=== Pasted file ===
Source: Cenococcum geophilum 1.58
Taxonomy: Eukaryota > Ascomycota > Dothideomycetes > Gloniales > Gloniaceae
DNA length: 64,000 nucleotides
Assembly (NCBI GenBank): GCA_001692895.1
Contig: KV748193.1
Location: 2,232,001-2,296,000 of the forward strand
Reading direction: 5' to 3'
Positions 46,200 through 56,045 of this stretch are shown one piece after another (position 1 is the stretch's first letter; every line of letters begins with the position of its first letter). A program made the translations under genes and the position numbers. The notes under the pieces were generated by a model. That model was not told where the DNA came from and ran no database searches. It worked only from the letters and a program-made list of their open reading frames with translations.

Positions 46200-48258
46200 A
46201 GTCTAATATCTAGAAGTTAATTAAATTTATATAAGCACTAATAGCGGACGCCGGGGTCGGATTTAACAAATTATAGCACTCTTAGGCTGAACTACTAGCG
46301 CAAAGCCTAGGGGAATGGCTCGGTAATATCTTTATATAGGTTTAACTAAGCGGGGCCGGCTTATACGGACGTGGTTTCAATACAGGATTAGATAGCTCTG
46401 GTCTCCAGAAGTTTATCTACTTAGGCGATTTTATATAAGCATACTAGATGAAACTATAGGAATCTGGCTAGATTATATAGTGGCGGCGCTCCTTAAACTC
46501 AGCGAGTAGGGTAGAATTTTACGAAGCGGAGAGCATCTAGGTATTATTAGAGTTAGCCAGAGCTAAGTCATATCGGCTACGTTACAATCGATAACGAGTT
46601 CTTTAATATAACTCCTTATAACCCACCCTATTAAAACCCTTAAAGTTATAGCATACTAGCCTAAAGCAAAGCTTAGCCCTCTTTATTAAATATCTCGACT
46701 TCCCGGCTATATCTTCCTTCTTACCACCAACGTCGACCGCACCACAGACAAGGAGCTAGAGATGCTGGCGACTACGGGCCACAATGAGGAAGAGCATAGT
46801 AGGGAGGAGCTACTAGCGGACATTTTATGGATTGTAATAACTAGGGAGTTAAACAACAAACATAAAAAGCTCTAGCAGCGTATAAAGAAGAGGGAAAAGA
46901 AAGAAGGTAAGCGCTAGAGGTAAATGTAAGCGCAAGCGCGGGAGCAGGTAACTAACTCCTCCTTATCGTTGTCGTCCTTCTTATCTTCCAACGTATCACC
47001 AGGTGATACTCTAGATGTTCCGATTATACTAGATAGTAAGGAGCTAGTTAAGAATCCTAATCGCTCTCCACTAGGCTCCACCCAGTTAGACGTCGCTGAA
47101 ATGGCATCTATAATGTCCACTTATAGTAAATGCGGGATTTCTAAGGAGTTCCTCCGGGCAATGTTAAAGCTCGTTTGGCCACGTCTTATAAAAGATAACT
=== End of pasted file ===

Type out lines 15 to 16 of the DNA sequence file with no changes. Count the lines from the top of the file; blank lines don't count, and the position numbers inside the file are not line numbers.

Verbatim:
46601 CTTTAATATAACTCCTTATAACCCACCCTATTAAAACCCTTAAAGTTATAGCATACTAGCCTAAAGCAAAGCTTAGCCCTCTTTATTAAATATCTCGACT
46701 TCCCGGCTATATCTTCCTTCTTACCACCAACGTCGACCGCACCACAGACAAGGAGCTAGAGATGCTGGCGACTACGGGCCACAATGAGGAAGAGCATAGT